Looking for a desktop display for your new Sony console? We’ve picked out the best monitors for PS5
Sony’s PS5 is a remarkable console, but you’re going to need the best monitor you can afford if you want to fully experience the benefits of the additional horsepower hidden within that striking exterior.
While a TV is a popular solution, there is another way to enjoy glorious next-gen 4K gameplay: a desktop gaming monitor. There are an increasing number of 4K gaming monitors being built specifically for your PS5 (or Xbox Series X) with support for HDMI 2.1 and all that the new standard brings with it. Unlike TVs, however, these monitors are also great for PC owners – after all, you might struggle to balance a 48in OLED on your desk.
So whether you’ve got one foot in both camps or you’re a die-hard console-gaming fanatic, we’re here to help you choose the best monitor for you. Below, you’ll find our detailed guide to choosing the best monitor for your PlayStation 5 console, followed by our absolute favourite products.
How to choose the best monitor for your PS5
Do I need a 4K monitor?
In a word: no. Although we’d always recommend a 4K monitor/TV if you can afford one, the PS5 also supports resolutions of 1,920 x 1,080, and with VRR support now available it’s theoretically possible to enjoy high frame rates and all the other benefits of a PS5 console without spending extortionate sums on a 4K display.
Having said that, there are precious few 1080p displays that support VRR, so it makes more sense to stick to 4K if you possibly can.
READ NEXT: The best 1080p monitors to buy
How much should I spend?
It depends on the kind of monitor you intend to buy. If you’re hoping to save some cash by purchasing a budget 4K monitor, you can spend £200-£300 – but you’d be missing out on HDR, high refresh rates and probably HDMI 2.1-specific features. A 1080p monitor with VRR support costs a similar amount, but you’re still sacrificing HDR as well as pixels.
The best monitors for PS5 cost around £700-£900. That’s a significant outlay, for sure, but the upside is that these monitors all deliver high refresh rates, HDR and the crucial HDMI 2.1-specific features.
What size should I buy?
Regardless of the resolution you choose, most of the PC monitors you’ll be considering range in size from 27in-32in. Don’t underestimate the wingspan of a 32in monitor – make sure you have desk space before you buy.
READ NEXT: The best 1440p monitors to buy
What specifications should I watch out for?
Resolution: either 4K (3,840 x 2,160), WQHD (2,560 x 1,440) or FHD (1,920 x 1,080). The PS5 doesn’t support ultrawide resolutions (eg. 3,440 x 1,440).
Refresh rate: The PS5 can output at 120fps, but you’re more likely to find that monitors ship with 144Hz refresh rates, so that should be your target if you want high refresh rate gaming. If you don’t, 60Hz is absolutely fine – and most games on PS5 don’t support 120fps anyway.
Panel technology: There are essentially three kinds of panel: VA, IPS and TN. Most panels are either VA or IPS: the former is known for high contrast but weak viewing angles and the latter, for vivid colours but low contrast. Ultimately, however, you shouldn’t limit yourself to one panel type – this information is more useful as a guide to what to expect from the monitor you buy.
Adaptive sync: As the PS5 doesn’t support any other kind of adaptive sync technology, it’s important that the monitor you choose has VRR built-in if you want to prevent screen tearing and, well, enjoy variable refresh rates.
HDR: For a passably good HDR experience you want a monitor with a VESA DisplayHDR 600 certification and local dimming capabilities. The certification indicates that the monitor is suitably bright while the local dimming takes care of the dark corners by dimming sections of the backlight individually.
Connectivity: This isn’t particularly important on PS5, although at the very least you should make sure that your chosen monitor supports HDMI 2.1 – without it, you won’t be able to reach 120Hz or use VRR.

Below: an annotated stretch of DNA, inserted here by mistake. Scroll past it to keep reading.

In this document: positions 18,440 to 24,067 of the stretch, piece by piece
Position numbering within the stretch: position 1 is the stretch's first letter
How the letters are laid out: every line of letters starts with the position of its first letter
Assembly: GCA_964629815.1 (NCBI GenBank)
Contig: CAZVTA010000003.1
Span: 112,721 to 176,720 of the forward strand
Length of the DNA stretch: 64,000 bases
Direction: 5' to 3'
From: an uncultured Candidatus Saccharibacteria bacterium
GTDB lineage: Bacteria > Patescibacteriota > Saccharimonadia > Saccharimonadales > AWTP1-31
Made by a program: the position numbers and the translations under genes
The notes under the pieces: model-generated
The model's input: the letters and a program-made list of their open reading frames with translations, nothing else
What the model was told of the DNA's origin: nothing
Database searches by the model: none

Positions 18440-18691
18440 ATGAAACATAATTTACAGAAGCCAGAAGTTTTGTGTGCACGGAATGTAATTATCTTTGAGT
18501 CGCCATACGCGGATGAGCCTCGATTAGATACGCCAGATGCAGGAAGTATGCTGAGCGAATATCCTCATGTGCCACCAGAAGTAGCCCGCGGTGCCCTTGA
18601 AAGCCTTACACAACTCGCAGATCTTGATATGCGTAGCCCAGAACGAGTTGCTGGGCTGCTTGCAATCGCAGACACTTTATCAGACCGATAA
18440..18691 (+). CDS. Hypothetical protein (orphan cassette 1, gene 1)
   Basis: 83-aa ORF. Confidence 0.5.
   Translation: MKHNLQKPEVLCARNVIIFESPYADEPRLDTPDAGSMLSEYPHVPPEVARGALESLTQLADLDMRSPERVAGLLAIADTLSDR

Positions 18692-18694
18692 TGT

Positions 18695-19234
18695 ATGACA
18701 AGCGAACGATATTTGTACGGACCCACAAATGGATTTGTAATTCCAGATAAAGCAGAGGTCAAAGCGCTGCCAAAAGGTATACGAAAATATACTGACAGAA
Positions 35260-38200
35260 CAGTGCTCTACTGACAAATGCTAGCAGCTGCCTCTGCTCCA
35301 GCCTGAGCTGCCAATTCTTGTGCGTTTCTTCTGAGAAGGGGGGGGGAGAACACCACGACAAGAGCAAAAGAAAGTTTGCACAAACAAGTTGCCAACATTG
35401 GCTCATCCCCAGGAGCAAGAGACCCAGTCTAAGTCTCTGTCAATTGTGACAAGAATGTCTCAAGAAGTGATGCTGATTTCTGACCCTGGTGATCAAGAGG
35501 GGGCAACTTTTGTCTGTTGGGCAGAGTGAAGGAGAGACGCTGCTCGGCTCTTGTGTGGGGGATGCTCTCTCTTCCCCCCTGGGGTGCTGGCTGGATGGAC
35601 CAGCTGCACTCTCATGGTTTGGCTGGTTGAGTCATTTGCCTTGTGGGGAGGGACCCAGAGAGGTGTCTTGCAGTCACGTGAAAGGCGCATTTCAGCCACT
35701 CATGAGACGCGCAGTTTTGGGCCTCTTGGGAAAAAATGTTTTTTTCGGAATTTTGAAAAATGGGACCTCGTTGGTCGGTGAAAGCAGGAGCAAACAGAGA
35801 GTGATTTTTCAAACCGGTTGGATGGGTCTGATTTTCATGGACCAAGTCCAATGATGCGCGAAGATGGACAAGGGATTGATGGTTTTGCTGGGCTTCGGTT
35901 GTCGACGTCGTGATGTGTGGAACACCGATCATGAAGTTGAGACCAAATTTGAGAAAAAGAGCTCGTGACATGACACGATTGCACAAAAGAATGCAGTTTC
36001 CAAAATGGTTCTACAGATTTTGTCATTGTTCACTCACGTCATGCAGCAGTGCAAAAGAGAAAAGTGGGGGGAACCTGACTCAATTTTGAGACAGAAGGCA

If you’re also a PC gamer, keep in mind that you’ll probably need a DP port and maybe a USB-A hub for peripherals – some gaming monitors now come with USB-C, too.
Adjustability: A good desktop monitor should be able to pivot, swivel, tilt and rise/sink, in order to keep you in good posture. Cheaper monitors will do without most of these adjustment options, so keep that in mind if you value comfort.
READ NEXT: The best 4K monitors to buy
How we test monitors for PS5
Like all of the monitors that pass across our desk, the monitors on this page have been tested using an X-Rite colorimeter and calibration software from DisplayCal. We measure peak luminance (with HDR on and off), black point, contrast, colour gamut coverage, colour accuracy, colour temperature and panel uniformity. We then use Blur Busters‘ web-based tools to look for ghosting, inverse ghosting and motion blur, as well as how these things are affected by overdrive/MBR settings. If a monitor has HDR with local dimming – as most here do – we try to catch the dimming zones in action using a HDR video of a bright, moving shape.
To test a monitor qualitatively, we use it regularly for at least a week, time that’s mostly spent playing PS5 games with good HDR implementation and support for 4K/VRR/120Hz where applicable. We assess build quality by stress-testing the panels and judge viewing angles, the number/variety of ports and the stand’s adjustment options. Lastly, we compare the monitor on test to others like it with a view to understanding whether it’s good value for money.
The best monitors for PS5 you can buy in 2023
1. Asus ROG Swift PG32UQ: Best 32in 4K monitor for PS5
Price: £850 | Check price at Argos
The Asus ROG Swift PG23UQ is a sensational gaming monitor that makes the most of its 4K resolution with a larger 32in panel. This monitor supports VRR, AMD FreeSync Premium Pro and Nvidia G-Sync as standard and has a 144Hz refresh rate and two HDMI 2.1 ports, so you can guarantee you won’t be missing out on features regardless of whether you’re a PC gamer or PS5 owner.
This is an exceptionally bright, vibrant monitor with a DisplayHDR 600 certification and a 16-zone local dimming backlight. The IPS panel has great viewing angles and exhibits minimal input lag. For gaming on PS5, the PG32UQ is one of the best monitors we’ve tested.
As I’ve already implied, however, PC users aren’t forgotten either. The PG32UQ offers two USB-A 3.0 ports for peripherals and can be locked into a phenomenally colour-accurate sRGB mode, which should appeal to those who rely on their rig for more than just gaming.